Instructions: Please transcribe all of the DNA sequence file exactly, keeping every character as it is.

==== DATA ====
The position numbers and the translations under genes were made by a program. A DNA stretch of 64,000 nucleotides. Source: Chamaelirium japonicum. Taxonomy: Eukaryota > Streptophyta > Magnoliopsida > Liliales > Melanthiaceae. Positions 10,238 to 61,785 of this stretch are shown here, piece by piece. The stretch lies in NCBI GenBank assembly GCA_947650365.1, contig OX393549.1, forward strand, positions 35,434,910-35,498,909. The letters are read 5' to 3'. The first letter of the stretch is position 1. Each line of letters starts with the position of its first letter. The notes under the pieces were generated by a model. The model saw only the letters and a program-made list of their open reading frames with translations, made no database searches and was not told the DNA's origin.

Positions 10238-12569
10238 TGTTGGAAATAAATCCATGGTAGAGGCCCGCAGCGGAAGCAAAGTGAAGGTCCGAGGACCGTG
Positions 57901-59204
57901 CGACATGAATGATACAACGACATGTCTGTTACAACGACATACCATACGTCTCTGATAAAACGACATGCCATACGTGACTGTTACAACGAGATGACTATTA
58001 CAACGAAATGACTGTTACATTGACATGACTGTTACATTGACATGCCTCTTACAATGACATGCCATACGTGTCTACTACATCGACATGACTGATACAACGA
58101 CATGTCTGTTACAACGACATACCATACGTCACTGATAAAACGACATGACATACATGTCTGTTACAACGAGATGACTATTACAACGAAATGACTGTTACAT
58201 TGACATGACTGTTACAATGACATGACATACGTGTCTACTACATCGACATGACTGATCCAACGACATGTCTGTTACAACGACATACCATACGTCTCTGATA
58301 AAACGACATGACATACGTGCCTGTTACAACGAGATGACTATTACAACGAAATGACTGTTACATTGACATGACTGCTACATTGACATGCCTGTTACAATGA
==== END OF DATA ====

The position numbers and the translations under genes were made by a program. A DNA stretch of 64,000 nucleotides. Source: Chamaelirium japonicum. Taxonomy: Eukaryota > Streptophyta > Magnoliopsida > Liliales > Melanthiaceae. Positions 10,238 to 61,785 of this stretch are shown here, piece by piece. The stretch lies in NCBI GenBank assembly GCA_947650365.1, contig OX393549.1, forward strand, positions 35,434,910-35,498,909. The letters are read 5' to 3'. The first letter of the stretch is position 1. Each line of letters starts with the position of its first letter. The notes under the pieces were generated by a model. The model saw only the letters and a program-made list of their open reading frames with translations, made no database searches and was not told the DNA's origin.

Positions 10238-12569
10238 TGTTGGAAATAAATCCATGGTAGAGGCCCGCAGCGGAAGCAAAGTGAAGGTCCGAGGACCGTG
Positions 57901-59204
57901 CGACATGAATGATACAACGACATGTCTGTTACAACGACATACCATACGTCTCTGATAAAACGACATGCCATACGTGACTGTTACAACGAGATGACTATTA
58001 CAACGAAATGACTGTTACATTGACATGACTGTTACATTGACATGCCTCTTACAATGACATGCCATACGTGTCTACTACATCGACATGACTGATACAACGA
58101 CATGTCTGTTACAACGACATACCATACGTCACTGATAAAACGACATGACATACATGTCTGTTACAACGAGATGACTATTACAACGAAATGACTGTTACAT
58201 TGACATGACTGTTACAATGACATGACATACGTGTCTACTACATCGACATGACTGATCCAACGACATGTCTGTTACAACGACATACCATACGTCTCTGATA
58301 AAACGACATGACATACGTGCCTGTTACAACGAGATGACTATTACAACGAAATGACTGTTACATTGACATGACTGCTACATTGACATGCCTGTTACAATGA